The South African President, Mr Jacob Zuma, said Africa owes a debt of gratitude to Nigerian author Chinua Achebe in view of his contributions to African literature.
According to a statement by the presidential spokesman, Mr Mac Maharaj, said Zuma expressed his deepest condolences “on the sad passing away of the distinguished Nigerian author’’.
“I have learnt with great sadness of the passing away of this colossus of African writing. Chinua Achebe was Nigeria’s and indeed Africa’s greatest literary export and a legend of African literature.
“It was in his famous novel `Things Fall Apart’ that many Africans saw themselves in literature and arts at the time when most of the writing was about Africans but not by Africans. Africa owes a debt of gratitude to the writer, Achebe.
“On behalf of the South African government and all her people, we wish to send our deepest condolences to the Achebe family, his home country, Nigeria and the whole literary community,” Zuma said.
Also, another Nigerian author, Professor . Kole Omotoso, described the death of Achebe as big surprise and sad development.
He told the News Agency of Nigeria (NAN) in Johannesburg on Friday that the death of Achebe was unexpected.
“I know people may be wondering why I said his death is unexpected and sad at the age of 82. But this is because he was strong and still witty. He was also contributing to national discourse.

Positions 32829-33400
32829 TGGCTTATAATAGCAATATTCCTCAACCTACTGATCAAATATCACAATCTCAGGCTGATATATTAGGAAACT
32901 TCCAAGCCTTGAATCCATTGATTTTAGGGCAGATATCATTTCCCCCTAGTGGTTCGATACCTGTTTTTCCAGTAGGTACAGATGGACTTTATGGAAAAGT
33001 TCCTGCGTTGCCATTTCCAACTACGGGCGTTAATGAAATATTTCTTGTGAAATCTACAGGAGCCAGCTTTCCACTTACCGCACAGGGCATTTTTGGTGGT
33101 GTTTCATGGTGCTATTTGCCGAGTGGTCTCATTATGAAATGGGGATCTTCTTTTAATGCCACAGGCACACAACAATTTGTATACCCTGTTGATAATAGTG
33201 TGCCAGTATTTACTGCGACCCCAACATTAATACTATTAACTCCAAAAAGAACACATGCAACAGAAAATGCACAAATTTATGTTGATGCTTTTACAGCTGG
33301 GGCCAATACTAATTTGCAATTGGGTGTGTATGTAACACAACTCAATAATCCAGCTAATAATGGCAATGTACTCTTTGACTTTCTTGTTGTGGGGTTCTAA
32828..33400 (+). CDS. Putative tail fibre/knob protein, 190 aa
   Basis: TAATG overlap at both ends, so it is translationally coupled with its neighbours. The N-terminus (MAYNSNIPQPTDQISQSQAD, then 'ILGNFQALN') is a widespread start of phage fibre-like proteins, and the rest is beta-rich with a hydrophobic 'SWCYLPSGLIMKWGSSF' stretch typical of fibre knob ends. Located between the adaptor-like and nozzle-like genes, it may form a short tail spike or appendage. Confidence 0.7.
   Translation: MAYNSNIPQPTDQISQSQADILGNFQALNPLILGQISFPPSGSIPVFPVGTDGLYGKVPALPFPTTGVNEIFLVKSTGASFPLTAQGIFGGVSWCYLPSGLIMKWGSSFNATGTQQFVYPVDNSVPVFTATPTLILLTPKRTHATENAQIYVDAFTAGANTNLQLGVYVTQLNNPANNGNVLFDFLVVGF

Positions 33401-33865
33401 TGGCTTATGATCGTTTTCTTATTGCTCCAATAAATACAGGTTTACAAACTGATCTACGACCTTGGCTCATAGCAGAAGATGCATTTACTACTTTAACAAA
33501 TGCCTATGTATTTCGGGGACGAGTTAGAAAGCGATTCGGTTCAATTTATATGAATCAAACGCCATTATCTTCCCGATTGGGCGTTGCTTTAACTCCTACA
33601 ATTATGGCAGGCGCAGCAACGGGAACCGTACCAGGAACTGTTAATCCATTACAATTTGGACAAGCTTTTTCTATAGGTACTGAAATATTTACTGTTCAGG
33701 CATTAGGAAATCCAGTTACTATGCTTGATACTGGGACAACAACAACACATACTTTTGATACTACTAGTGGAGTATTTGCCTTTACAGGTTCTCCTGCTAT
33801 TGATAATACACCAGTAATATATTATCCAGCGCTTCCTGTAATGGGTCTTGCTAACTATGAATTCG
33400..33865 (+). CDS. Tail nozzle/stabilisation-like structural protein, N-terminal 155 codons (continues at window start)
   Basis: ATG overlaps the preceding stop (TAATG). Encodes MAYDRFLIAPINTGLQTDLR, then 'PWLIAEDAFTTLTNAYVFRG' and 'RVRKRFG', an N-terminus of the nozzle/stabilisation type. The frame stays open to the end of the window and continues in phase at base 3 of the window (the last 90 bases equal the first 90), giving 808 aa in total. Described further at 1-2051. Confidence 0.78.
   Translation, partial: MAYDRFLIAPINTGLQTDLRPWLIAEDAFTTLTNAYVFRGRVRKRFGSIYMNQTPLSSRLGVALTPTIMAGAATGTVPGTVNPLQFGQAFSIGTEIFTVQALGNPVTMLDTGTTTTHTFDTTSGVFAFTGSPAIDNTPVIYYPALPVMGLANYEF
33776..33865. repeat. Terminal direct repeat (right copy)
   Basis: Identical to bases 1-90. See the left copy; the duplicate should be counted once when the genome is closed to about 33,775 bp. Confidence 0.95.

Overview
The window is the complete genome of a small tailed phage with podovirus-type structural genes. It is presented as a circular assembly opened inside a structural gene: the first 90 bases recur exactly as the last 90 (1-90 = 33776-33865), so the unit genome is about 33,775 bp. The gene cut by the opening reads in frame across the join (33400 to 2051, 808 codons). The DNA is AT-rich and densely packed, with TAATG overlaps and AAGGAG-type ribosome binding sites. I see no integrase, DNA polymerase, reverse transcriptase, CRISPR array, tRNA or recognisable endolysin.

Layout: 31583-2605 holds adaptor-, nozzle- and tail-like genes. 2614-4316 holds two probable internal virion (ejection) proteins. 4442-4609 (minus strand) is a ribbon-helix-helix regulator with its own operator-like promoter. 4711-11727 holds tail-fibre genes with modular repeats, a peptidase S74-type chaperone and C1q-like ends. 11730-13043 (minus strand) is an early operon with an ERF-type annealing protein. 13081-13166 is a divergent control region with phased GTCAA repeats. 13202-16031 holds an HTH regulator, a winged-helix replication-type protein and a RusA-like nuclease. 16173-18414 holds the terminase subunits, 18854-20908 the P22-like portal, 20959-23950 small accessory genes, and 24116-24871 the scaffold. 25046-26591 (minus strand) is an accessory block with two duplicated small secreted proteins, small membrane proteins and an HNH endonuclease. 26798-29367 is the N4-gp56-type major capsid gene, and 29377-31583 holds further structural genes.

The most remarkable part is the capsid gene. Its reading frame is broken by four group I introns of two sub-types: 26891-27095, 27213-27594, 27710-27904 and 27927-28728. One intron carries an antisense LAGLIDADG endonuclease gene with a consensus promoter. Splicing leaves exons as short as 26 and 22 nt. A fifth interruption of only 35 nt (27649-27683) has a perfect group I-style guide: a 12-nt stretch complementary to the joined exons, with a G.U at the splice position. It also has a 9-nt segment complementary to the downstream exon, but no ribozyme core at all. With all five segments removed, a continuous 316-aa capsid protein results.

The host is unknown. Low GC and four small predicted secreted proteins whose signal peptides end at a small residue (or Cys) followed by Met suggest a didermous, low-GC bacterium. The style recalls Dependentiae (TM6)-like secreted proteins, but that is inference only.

“His death is a great loss to Nigeria, Africa and the literary world. We have indeed lost an important icon,’’ Omotoso said.
He said Achebe would be remembered for his pioneer position in confronting the western world about the neo-colonialism of Africa.
“We have lost a voice that was insistent in fighting corruption. He was a strong advocate of fighting corruption.
He demonstrated that by refusing the national honour on two occasions, because of his non- acceptance of the government in power,’’ Omotoso said.
Omotoso was Secretary-General of the Association of Nigeria Authors (ANA) when Achebe was the president.
Achebe died on Thursday in Boston, in the U.S at the age of 82.